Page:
A look inside Steve Davis's record collection

Steve Davis
(Image credit: Future)

"I have a reputation for being boring, so people automatically assume I must be into prog because it’s also boring. And that my record collection therefore is full of albums featuring 30-minute drum solos. But that really shows how much bigotry there is still around when it comes to prog. I’m not into straight prog rock – I never liked Yes, ELP or Genesis, the more ‘acceptable’ faces of the genre – nor am I into straight jazz. But mix the two, and prog-jazz works for me! The recipe is magical.

“I got into prog when I was in the sixth form at school. Most of my mates were into Led Zeppelin, Deep Purple, Cockney Rebel or Roxy Music. But a friend introduced me to the Canterbury scene, and it immediately fascinated me. I loved what bands like Soft Machine and Henry Cow were doing – it was challenging and very complex.

“The first prog album that I ever bought was Gentle Giant’s In A Glass House. That made a real impact on me. I think that band have remained underrated, although now it seems that there are a lot of young people discovering them, which is amazing.

“One thing that really got me interested in prog was listening to Alan Freeman’s Saturday Rock Show on Radio 1 [which ran from 1973-1978]. Everyone rightly gives credit to John Peel for playing esoteric music. But I heard so much great stuff on Freeman’s Saturday afternoon show, while working as a meat packer in a local supermarket.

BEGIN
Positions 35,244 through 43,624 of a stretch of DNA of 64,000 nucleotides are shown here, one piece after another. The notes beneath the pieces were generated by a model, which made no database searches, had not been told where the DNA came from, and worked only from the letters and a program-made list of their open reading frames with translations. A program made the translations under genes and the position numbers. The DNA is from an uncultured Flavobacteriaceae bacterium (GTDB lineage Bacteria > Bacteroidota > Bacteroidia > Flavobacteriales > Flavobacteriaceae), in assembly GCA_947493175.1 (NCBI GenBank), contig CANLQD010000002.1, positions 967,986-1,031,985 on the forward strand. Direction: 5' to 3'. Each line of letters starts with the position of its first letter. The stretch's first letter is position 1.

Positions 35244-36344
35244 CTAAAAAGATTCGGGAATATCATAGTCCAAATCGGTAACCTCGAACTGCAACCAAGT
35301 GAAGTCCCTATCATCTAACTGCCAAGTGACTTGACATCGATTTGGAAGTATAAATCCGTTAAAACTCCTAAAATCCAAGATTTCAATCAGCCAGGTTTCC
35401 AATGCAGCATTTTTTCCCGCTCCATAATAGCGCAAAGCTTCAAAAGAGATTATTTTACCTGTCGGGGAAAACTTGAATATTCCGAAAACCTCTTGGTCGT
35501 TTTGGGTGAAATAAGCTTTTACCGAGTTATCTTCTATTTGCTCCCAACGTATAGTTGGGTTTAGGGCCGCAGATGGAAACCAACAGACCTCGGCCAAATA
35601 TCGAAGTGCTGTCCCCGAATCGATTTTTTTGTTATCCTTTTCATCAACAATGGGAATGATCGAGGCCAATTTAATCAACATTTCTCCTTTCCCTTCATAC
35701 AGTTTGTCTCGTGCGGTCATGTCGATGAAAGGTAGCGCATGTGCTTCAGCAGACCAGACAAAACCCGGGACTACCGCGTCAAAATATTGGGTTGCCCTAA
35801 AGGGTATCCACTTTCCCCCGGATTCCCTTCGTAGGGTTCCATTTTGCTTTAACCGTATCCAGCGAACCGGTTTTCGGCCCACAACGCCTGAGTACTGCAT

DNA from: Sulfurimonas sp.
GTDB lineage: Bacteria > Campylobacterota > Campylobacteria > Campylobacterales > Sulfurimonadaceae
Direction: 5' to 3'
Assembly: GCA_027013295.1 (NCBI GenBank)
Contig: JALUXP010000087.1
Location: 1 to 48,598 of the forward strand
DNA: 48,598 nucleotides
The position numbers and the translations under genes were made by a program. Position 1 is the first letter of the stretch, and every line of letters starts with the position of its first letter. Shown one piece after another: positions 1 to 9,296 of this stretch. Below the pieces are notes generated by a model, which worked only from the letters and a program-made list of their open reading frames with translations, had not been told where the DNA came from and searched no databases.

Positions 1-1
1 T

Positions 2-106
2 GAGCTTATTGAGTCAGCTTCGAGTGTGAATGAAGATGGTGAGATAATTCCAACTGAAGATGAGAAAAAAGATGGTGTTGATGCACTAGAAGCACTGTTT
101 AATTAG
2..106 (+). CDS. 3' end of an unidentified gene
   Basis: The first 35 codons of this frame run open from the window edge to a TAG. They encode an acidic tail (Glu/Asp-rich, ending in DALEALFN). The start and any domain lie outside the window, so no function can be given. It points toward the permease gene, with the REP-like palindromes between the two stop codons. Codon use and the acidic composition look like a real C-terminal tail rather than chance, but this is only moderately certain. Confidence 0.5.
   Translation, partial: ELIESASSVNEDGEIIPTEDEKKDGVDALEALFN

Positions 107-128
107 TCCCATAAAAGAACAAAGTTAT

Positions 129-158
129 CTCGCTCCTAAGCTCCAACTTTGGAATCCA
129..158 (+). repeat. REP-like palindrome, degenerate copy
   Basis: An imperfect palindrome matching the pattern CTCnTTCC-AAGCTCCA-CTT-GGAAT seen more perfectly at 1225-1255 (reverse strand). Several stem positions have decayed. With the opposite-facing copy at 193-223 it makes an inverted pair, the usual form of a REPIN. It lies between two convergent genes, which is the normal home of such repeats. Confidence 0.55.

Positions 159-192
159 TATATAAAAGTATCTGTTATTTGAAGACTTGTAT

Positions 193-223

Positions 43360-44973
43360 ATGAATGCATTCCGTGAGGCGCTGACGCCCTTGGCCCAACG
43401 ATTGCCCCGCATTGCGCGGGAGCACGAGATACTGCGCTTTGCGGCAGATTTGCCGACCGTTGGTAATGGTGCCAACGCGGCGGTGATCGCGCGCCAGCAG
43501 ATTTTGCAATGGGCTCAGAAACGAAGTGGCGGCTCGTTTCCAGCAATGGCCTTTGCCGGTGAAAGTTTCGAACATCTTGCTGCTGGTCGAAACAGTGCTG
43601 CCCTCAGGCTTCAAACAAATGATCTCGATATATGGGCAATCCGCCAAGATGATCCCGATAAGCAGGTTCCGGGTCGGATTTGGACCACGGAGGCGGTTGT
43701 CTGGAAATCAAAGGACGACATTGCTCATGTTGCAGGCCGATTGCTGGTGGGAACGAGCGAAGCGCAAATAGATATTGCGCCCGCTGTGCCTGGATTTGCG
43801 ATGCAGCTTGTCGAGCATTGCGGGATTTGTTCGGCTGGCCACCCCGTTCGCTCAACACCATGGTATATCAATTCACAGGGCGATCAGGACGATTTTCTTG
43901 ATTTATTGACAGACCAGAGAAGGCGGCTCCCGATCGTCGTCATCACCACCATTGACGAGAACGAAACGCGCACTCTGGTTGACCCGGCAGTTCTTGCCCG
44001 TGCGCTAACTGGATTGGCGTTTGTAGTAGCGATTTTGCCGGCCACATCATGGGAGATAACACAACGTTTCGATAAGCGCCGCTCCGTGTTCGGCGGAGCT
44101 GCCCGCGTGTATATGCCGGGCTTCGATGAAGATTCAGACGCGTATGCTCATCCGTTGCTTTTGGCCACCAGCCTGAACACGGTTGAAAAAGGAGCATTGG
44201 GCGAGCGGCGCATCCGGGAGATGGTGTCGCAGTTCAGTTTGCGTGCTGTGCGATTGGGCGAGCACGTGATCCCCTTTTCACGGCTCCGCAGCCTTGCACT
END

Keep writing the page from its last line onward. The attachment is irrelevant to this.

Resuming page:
“I’m known for my love of Magma, who I got into when I caught them live in 1974 at the Roundhouse in London. I’d gone to see the support band, Isotope, but stayed on and was blown away by Magma. I just had to have everything they’d recorded. There is a stigma about French bands in this country. We are only separated by a little drop of water, but ask British prog fans in general about French music, and they generally have no idea. I would strongly recommend, for instance, that readers of this magazine should check out Albert Marcoeur, who is obviously inspired by Frank Zappa and Robert Wyatt. Now he sings in French, so you have no idea what he’s on about. However, I have been told his lyrics are clever.

“Talking of Robert Wyatt, one album in my collection that I would strong urge everyone to get is Rock Bottom. It’s the type of album that you have to hear when you’re smashed out of your face. It is just an incredible record. 

“As I said earlier, I am usually not into the more mainstream prog, but one album that I totally love, and again would insist has to be in everyone’s record collection is In The Land Of Grey And Pink from Caravan – another band from the Canterbury scene. On the surface it might seem to be a little genteel, but the lyrics are so sharp, and there’s a biting sense of humour in there as well.

“I have about 2,000 albums in my collection which are of a prog nature, and I’m always on the hunt for records. The thing is that there is so much music out there that you’ll never get close to hearing it all.